How can I see my GP?

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We are aware that people are having some problems getting through to their GP at the moment and we know this can be frustrating.

We are seeing more demand for appointments than ever. In 2021 in Milton Keynes alone we saw a 45% increase in the number of calls to GP surgeries compared to pre-pandemic levels.

GP surgeries are adding more than 1,000 extra appointments each year, but we’re taking further steps to tackle this.

How can I help my GP surgery?

  • Self-care or use pharmacy services as a first step when you feel unwell
  • Register to use the GP surgery’s electronic consultation platform or the NHS App for repeat prescriptions and test results
  • Be patient, be polite and be kind – our staff are working as hard as they can

Can I still see a GP, nurse or other healthcare professional face-to-face?

Yes, face-to-face appointments with GPs, nurses and other healthcare professionals will take place if there is an identified need.  Based on national figures, our 95 practices collectively provide some of the highest percentage of face-to-face appointments across England. 

Telephone or video consultations will be offered as a clinically safe option where this is the right thing to do. These types of consultations help reduce the risk of Covid-19 and flu being spread to other people.

Why am I being given a telephone appointment?

Most surgeries will call all patients first and then offer face-to-face appointments based on these discussions.  This allows practice staff to triage patients based on clinical need, allowing clinicians to work more efficiently and be able to support more people. 

We ask that you be patient with this ‘new system’ and be assured that those needing to be seen in person will get offered a face-to-face appointment if and when needed.

What is triage?

Patients contacting their GP surgery are asked to provide information to the reception team about the reasons for their contact. This is so they can assess who you need to see and the type of consultation:

  • telephone
  • e-mail or video consultations
  • referrals to external services
  • or if clinically appropriate, a face-to-face appointment.

What can I go to my pharmacy for?

Pharmacists are experts in medicines who can help you with minor health concerns. They can answer your questions on prescription and over-the-counter medicines.

All pharmacies provide the following services:

  • dispensing of NHS prescriptions
  • access to the repeat prescription service (with agreement from your GP)
  • an emergency supply of medicine, subject to the decision of the pharmacist (you may need to pay for an emergency supply)
  • non-prescription medicines like paracetamol
  • disposal of unwanted or out-of-date medicines
  • advice on treating minor health concerns and healthy living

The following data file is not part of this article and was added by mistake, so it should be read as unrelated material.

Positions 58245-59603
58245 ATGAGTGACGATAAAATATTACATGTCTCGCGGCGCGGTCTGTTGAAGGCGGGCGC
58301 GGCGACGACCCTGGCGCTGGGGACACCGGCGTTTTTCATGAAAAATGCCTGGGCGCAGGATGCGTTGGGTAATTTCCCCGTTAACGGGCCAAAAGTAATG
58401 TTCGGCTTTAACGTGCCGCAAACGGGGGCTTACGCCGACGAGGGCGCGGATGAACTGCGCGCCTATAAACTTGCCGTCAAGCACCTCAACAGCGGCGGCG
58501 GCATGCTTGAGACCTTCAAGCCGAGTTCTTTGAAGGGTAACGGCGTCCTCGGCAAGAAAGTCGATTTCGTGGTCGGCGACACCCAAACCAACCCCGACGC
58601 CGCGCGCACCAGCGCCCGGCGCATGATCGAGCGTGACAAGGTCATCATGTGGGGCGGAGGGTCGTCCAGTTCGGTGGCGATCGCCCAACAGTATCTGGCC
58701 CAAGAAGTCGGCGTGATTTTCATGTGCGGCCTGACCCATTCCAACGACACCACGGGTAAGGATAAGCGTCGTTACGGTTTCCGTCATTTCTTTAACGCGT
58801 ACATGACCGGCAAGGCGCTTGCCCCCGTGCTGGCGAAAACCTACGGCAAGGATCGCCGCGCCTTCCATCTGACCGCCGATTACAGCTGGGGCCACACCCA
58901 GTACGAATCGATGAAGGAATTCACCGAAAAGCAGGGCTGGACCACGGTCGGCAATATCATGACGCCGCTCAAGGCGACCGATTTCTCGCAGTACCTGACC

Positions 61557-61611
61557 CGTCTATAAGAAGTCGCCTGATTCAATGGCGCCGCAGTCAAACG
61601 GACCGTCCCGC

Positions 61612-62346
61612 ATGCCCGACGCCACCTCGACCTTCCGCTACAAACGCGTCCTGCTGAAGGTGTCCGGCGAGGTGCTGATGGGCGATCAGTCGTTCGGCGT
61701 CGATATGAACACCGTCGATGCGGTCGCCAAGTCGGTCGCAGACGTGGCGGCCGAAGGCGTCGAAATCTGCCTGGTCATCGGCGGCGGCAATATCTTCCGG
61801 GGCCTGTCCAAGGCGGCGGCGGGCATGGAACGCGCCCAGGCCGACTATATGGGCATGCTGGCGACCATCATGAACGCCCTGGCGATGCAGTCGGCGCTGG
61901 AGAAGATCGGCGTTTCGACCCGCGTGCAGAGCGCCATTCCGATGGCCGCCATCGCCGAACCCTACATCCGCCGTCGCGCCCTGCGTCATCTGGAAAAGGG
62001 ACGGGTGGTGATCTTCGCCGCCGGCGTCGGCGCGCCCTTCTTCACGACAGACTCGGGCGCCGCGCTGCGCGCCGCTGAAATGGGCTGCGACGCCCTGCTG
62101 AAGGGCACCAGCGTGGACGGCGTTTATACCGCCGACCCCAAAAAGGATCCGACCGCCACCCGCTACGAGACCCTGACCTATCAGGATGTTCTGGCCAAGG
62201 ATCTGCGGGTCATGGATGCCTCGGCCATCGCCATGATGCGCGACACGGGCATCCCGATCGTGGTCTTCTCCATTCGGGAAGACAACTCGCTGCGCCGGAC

They can also help with things like:

  • inhaler technique
  • how to take a medicine safely
  • helping you understand the correct dose of a new medicine and how often you need to take it

What do I do if I have trouble getting through on the telephone?

Some GP surgeries within Bedfordshire, Luton and Milton Keynes are installing an advanced telephone system with more to go live over the coming months.

Where this new service is installed, patients can access help or advice by completing a confidential online consultation form through the GP surgery website.  This saves time waiting to get through on the telephone.

Electronic consultation platforms also allow patients to access information on health conditions, self-care and local pharmacy services. Patients can also register for an online account with their GP surgery to order medication, view their patient record or see test results using the practice website or the NHS App.

Using these online platforms will help free up phone lines for patients not able to go online.

What we are doing

We are recruiting practitioners from different disciplines to boost our workforce. These roles include physiotherapists, mental health practitioners, podiatrists, dieticians, physician associates, paramedics and phlebotomists.

We are training new staff to work in GP surgeries, but this takes time from our experienced workforce.

We are upgrading telephone systems to cope with the level of calls being received to help make it easier for patients to get through.

We are working hard to recruit more administrative staff, but this is proving difficult because of the pressures of the role and pay rates available for less stressful jobs.

We are improving performance through monitoring which helps identify surgeries that need extra support and action plans to improve the most significant access challenges.

We are holding clinically-led webinars and training to share best practice.

We are improving the digital offer to enable patients to access their test results via the App.

GP Patient Surveys help to inform our approach to improving access.

We are locally developing the GP Community Pharmacy Consultation Service which enables NHS111 and GP surgeries to book patient consultations with trained pharmacists for some health conditions.

For more information about How to Access your GP remotely, online consultations and the different types of appointments, please visit our Accessing Your GP web pages.

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